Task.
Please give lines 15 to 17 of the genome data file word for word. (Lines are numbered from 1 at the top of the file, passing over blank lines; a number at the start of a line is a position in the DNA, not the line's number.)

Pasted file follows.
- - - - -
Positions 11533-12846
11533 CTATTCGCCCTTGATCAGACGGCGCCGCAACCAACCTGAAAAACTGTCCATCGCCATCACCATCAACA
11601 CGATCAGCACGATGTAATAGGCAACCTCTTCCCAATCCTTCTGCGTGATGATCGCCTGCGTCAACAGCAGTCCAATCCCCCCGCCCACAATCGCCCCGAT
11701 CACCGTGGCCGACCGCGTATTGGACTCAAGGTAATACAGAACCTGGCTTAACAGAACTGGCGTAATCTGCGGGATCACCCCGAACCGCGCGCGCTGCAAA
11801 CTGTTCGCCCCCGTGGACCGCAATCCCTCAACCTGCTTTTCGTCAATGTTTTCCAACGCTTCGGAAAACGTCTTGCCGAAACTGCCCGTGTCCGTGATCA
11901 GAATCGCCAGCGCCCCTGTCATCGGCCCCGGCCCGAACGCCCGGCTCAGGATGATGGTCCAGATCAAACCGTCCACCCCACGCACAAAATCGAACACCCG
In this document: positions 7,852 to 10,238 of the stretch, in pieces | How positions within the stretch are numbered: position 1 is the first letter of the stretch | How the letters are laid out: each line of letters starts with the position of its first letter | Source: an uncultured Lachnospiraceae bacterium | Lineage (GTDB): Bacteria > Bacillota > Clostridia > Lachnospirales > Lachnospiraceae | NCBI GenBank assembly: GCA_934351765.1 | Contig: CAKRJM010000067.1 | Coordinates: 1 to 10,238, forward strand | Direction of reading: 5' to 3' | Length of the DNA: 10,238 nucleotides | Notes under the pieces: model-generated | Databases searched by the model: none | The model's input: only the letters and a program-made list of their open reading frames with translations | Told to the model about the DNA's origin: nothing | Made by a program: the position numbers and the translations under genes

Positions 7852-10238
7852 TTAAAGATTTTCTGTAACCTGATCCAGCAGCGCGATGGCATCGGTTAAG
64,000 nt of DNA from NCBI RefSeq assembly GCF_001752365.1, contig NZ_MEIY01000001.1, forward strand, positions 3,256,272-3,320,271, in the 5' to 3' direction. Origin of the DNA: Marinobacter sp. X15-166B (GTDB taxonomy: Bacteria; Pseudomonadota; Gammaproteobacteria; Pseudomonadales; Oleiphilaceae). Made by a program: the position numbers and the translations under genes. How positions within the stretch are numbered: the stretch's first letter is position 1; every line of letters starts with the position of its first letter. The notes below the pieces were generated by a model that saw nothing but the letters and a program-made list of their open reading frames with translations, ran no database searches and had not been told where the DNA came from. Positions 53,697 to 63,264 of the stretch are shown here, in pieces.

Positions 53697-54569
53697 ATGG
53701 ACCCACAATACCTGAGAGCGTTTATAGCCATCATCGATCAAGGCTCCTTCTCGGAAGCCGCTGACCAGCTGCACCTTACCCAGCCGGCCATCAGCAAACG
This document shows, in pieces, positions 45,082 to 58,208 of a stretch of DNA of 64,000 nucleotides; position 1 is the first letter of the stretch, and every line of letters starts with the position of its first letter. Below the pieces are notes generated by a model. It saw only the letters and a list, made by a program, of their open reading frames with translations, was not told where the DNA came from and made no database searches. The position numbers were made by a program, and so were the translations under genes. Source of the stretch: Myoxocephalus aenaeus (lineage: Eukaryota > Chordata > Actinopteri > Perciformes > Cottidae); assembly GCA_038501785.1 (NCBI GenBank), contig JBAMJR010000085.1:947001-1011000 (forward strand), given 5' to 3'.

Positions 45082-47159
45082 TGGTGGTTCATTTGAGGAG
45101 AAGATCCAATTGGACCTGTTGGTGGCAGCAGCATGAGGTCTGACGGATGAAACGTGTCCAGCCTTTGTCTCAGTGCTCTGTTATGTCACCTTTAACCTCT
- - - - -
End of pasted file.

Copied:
Positions 45082-47159
45082 TGGTGGTTCATTTGAGGAG
45101 AAGATCCAATTGGACCTGTTGGTGGCAGCAGCATGAGGTCTGACGGATGAAACGTGTCCAGCCTTTGTCTCAGTGCTCTGTTATGTCACCTTTAACCTCT